A Teacher Becomes Part of the Family

Getting to know the animals at Noah’s Ark at the Skirball, including this adolescent mountain gorilla. Photo by Kristin Welch Zurek.

Getting to know the animals at Noah’s Ark at the Skirball, including this adolescent mountain gorilla. Photo courtesy of Kristin Welch Zurek, pictured here.

I lived in Los Angeles for fourteen years before I discovered the Skirball Cultural Center. I don’t know what took me so long, but I’m so happy I finally found my way to this gem of a museum.

As an LAUSD kindergarten teacher, I am always searching for ways to integrate more art into my curriculum. Last summer I saw a listing for the teacher professional development program Teaching Through Storytelling at the Skirball and took a gamble. It has paid off in ways I never could’ve predicted.

The day began with a story, told by one of the Skirball educators, that illustrated many of the theatrical, musical, and physical techniques we would learn over the course of the next three days. Photo by Bebe Jacobs.

Storytime at the Skirball. Photo by Bebe Jacobs.

When I arrived at the Skirball last July, I felt like a new student as I waited on the amphitheater steps for the workshop to begin. The day began with a story, told by one of the Skirball educators, that illustrated many of the theatrical, musical, and physical techniques we would learn over the course of the next three days. How could I predict that I would find Noah’s Ark to be so exquisite, or that I would be thoroughly enchanted by the storytellers who work there? Wow. How could I predict how helpful this professional development program would be? In my eighteen years of teaching, this is in the top three learning experiences this student has had.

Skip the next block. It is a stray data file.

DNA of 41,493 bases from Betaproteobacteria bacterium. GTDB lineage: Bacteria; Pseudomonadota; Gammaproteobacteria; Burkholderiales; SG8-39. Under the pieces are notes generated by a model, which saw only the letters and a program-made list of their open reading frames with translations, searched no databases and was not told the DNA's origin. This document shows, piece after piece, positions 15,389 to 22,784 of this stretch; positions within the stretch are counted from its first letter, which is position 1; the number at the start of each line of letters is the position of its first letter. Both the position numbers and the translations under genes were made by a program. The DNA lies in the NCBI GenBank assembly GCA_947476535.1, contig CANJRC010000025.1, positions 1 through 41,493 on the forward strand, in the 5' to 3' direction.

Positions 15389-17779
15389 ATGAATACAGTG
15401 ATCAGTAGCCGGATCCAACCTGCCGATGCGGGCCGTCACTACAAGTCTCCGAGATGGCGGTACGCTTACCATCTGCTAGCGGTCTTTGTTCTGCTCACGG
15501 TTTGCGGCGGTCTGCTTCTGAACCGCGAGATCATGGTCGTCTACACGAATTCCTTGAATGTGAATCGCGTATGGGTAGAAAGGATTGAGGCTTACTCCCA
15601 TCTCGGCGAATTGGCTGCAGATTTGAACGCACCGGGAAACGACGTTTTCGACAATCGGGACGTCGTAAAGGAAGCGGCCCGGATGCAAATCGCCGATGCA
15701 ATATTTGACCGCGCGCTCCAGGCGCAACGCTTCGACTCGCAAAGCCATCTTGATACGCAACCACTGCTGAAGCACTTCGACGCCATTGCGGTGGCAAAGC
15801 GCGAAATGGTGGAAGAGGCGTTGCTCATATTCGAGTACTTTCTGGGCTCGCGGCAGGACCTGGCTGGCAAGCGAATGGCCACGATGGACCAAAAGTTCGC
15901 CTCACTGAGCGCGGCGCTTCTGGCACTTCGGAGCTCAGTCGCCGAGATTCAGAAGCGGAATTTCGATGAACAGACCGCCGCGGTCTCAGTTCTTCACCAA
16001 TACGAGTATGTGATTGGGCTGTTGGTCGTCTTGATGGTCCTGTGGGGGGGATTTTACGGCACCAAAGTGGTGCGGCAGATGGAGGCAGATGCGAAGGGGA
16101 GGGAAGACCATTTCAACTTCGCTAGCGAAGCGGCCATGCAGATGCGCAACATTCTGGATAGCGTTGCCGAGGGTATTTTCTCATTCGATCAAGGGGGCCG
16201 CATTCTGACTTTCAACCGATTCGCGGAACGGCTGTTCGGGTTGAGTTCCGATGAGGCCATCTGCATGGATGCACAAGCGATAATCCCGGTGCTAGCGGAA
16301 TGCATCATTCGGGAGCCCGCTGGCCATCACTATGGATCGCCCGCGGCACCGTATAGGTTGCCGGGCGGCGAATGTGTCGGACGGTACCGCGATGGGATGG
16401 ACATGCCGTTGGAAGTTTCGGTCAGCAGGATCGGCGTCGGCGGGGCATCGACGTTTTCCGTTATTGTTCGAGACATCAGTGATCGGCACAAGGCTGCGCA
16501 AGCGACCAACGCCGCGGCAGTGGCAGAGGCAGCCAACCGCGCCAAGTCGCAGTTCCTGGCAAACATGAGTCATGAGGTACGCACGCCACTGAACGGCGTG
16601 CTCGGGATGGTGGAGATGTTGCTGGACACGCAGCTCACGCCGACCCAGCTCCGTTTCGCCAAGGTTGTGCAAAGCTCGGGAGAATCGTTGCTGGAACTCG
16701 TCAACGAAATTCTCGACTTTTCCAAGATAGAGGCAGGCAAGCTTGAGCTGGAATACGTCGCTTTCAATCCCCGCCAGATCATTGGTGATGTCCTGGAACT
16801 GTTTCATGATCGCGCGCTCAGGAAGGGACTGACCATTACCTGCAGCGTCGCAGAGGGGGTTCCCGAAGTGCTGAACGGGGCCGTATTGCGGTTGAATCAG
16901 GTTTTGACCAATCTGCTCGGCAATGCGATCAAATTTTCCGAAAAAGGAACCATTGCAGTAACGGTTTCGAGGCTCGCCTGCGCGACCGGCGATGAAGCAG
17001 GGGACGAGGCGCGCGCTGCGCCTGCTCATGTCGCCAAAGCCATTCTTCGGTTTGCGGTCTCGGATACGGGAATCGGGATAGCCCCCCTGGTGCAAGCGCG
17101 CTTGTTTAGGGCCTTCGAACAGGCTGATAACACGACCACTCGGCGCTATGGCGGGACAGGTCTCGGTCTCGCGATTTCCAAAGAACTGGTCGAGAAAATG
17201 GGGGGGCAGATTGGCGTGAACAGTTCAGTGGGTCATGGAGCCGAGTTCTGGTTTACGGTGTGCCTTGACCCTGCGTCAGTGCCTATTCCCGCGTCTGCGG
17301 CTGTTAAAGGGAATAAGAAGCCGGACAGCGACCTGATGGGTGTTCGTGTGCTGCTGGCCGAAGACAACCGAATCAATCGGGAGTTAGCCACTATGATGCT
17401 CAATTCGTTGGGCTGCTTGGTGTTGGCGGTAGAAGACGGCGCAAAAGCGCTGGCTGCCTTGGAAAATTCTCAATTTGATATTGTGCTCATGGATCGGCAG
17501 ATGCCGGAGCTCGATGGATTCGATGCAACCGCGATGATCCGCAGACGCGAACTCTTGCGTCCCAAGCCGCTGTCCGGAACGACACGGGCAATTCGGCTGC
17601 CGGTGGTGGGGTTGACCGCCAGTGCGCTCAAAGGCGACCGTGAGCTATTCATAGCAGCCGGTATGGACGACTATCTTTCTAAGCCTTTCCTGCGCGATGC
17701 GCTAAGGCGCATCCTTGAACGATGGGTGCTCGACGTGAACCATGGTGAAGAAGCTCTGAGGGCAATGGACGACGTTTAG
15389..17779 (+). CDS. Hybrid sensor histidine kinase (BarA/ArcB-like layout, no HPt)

By lunch, I felt like a very welcome houseguest. I ate quickly so that I could visit the exhibition Gary Baseman: The Door Is Always Open. I went back to the exhibition three more times during my three-day visit, and each time I read more about Gary’s life and discovered new details in the art and objects on display.

Gary’s dining table in last summer's exhibition, Gary Baseman: The Door Is Always Open. Photo by Kristin Welch Zurek.

Gary’s dining table in last summer’s exhibition, Gary Baseman: The Door Is Always Open. Photo by Kristin Welch Zurek.

By the end of the first day I felt like family. I was immediately welcomed into this community, like a newfound relative you meet and bond with effortlessly. We were given passes to come back to Noah’s Ark with our real family, and I couldn’t wait to share this experience with my kids.

Over the course of the three-day workshop we explored many different modes of storytelling that used music, movement, and visual and performing arts. Professional teaching artists and Skirball educators led us through activities designed to illustrate how these storytelling techniques could be brought into our teaching. We worked alone and in groups—improvising, acting out stories such as Leo Lionni’s Swimmy, creating seascapes with our bodies, playing music, and developing lesson ideas. This professional development has made me feel more like a storyteller; I use what I learned in my own classroom on a regular basis. You too can be a part of this special program by registering today for the June 24–26 Teaching Through Storytelling program.